About the author: Michele PW (Michele Pariza Wacek) is your Ka-Ching! Marketing strategist and owns Creative Concepts and Copywriting LLC, a premiere direct response copywriting and marketing company that helps entrepreneurs attract more clients, sell more products and services and boost their business. To grab your FREE “Ka-Ching! Business Kit” with a FREE CD visit


Virtual Assistant Needed: How to Submit an RFP that Gets Results

Submitting an RFP that Gets Results

Submitting an RFP that Gets Results

We’re going to take a short detour today from the list of questions you should ask a prospective virtual assistant to discuss the importance of submitting an RFP (Request for Proposal) that gives the right amount of information to get the best results possible.

Many clients don’t realize that when they submit an RFP they have an opportunity to frame their expectations, needs, and more. Virtual assistants who read a well-written RFP can learn enough about a potential client and his or her business to draft a truly professional answer, and it also helps weed out virtual assistants who don’t fit what you’re looking for – saving you time and energy. As a consumer, it’s in your best interest to think carefully about how you see a virtual assistant fitting into your business operations and goals and give voice to those expectations in your RFP.

We’ve included the fields of a standard RFP form along with suggestions for how to fill in each section for an RFP that really gets results:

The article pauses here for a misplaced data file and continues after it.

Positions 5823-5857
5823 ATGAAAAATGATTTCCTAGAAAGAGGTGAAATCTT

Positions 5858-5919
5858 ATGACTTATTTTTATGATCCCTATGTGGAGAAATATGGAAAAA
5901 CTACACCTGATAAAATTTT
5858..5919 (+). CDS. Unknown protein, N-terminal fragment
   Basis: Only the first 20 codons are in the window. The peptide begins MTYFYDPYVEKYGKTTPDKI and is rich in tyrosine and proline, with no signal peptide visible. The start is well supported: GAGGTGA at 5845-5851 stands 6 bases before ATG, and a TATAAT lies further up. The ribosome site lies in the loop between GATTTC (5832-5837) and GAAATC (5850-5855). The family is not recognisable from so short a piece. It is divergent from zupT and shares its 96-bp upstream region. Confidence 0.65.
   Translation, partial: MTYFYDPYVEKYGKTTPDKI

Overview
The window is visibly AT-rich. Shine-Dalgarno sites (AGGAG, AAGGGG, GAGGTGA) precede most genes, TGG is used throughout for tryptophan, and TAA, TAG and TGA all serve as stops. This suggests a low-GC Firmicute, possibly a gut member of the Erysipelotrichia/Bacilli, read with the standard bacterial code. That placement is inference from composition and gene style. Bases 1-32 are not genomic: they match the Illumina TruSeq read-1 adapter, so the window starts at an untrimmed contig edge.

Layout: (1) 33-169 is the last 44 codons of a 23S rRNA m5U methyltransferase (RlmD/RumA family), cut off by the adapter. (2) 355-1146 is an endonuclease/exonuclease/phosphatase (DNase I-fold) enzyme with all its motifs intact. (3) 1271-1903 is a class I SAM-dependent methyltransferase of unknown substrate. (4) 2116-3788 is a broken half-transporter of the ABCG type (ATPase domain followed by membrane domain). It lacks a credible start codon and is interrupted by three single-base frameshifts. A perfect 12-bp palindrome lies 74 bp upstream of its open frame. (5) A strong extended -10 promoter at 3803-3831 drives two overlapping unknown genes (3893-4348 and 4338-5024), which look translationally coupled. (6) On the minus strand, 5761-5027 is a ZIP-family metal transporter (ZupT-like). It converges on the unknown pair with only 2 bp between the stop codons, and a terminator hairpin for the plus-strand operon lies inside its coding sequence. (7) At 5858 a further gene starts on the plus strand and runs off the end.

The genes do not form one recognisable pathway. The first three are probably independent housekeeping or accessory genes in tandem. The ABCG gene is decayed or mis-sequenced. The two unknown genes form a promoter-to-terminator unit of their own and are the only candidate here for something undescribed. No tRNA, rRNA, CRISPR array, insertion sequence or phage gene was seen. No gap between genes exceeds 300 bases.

Client name:

This one is pretty straightforward. If you hesitate to share your name due to privacy concerns, check the RFP policy of the site you’re submitting your RFP to. Most RFP sites only provide client information to their registered members.

Client email:

Make sure you provide the correct email address and that your account has room to receive replies. Double check your email address before submitting your RFP. If you’ve provided enough information in the rest of the RFP, proactive virtual assistants may do the legwork necessary to track you down, but don’t make responding to your RFP more difficult than it has to be.

Also, providing a company email address as the contact point is an optimal choice as it helps potential virtual assistants feel comfortable responding to the RFP, knowing it’s a ‘real’ company. just doesn’t command the same sense of legitimacy as

Company name: